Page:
MARTINEZ -- Construction is scheduled to begin next spring on a regional transit hub near the Interstate 680 and Highway 4 interchange in Pacheco.
The County Connection bus agency, the Contra Costa Transportation Authority and Caltrans are working jointly on a $2.6 million makeover of the old park-and-ride lot on Blum Road. Upgrades include landscaping, a bus transfer facility, bike lockers, lighting and repaving the parking lot.
Funding for the project comes from bridge tolls, a countywide half-cent sales tax and a $4 billion state transportation bond that voters approved in 2006.
County Connection asked Martinez to manage the project after the agency struggled to oversee construction of a transit center at Diablo Valley College in Pleasant Hill. In part, the agency turned to Martinez because the city planned to annex 111 acres of North Pacheco, including the transit hub site. Voters narrowly rejected annexation last month, but Martinez engineering and public works staffers still will perform construction and project management.
The project budget includes $30,000 to cover city staffers' time and $100,000 to move B&D Trailers, a business at 5041 Blum Road. County Connection also is supposed to pay Martinez about $25,000 per year for five years to pick up trash from the parking lot and maintain the lights and other infrastructure.
Although the transit hub has been in the works for about three years, Caltrans must approve the plans by Oct. 1 to avoid spending an estimated $50,000 to redesign the project to comply with new state specifications. Caltrans required that the city approve contracts to manage construction of the transit hub and provide long-term maintenance for the site. Under these agreements, Martinez is responsible for paying all construction and tenant relocation costs associated with the project.
However, City Attorney Jeff Walter is still negotiating with County Connection to transfer the funding and project management responsibility to the city.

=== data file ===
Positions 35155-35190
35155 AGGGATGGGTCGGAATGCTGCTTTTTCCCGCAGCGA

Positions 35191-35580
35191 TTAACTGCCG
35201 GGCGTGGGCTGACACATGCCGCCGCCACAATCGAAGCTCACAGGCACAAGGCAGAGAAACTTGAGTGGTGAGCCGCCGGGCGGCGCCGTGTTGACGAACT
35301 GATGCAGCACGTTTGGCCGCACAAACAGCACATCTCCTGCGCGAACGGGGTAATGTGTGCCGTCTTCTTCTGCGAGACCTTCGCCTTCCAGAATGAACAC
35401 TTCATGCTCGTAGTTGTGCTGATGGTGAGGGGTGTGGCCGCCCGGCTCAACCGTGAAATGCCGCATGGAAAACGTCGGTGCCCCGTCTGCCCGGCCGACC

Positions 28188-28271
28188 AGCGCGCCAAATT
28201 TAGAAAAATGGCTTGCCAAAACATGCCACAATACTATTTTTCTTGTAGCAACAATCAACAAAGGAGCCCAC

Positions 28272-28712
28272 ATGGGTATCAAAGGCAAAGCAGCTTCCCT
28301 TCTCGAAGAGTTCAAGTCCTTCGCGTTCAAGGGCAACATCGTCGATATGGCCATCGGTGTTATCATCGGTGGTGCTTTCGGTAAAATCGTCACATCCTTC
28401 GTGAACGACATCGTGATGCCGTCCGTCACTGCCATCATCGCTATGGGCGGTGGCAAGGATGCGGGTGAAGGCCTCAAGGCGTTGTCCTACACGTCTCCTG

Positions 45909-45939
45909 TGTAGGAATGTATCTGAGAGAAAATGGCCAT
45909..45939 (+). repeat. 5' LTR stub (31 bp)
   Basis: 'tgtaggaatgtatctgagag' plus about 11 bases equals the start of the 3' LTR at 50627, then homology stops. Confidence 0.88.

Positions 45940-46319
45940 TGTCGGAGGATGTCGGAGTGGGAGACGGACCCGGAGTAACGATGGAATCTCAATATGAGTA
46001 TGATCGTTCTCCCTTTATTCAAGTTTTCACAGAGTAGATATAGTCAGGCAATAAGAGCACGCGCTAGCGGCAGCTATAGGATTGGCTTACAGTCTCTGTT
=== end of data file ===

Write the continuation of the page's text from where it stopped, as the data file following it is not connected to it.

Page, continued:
"All the ducks are not in line yet; primarily, and in my view, most importantly the financial ducks," Walter told the council last week. "We have some general commitments by CCTA and (County Connection) to pay the city the funds necessary to do this project, but they're not in an agreement. What if the budget is exceeded? We're hoping that (County Connection) will come up with the additional dollars, but we don't know."
To avoid getting stuck with the bills, the council approved the Caltrans contracts with the condition the city will honor them only if it secures the funding from County Connection. According to spokeswoman Mary Burdick, County Connection doesn't have any money dedicated to the transit hub project other than the tax and bond money, so it's unclear how any cost overruns will be paid for.
County Connection buses don't stop at the existing 56-space park-and-ride lot, a carpool pickup spot for commuters headed west to jobs primarily in San Francisco and Oakland. Construction of 12,272 housing units and 6 million square feet of commercial space on the site of the former Concord Naval Weapons eventually may bring more commuters to the area.
"There are very few park-and-ride lots in this central area that have access for bus use, and it's in a prime location at an intersection where there's already construction work being done," Burdick said.
However, County Connection has never done any ridership projections for the project, nor has the agency determined which of its bus routes will stop at the new transit hub, according to Burdick. So far, no other public transit agencies have committed to serving the transit hub, either.
Lisa P. White covers Martinez and Pleasant Hill. Contact her at 925-943-8011. Follow her at Twitter.com/lisa_p_white.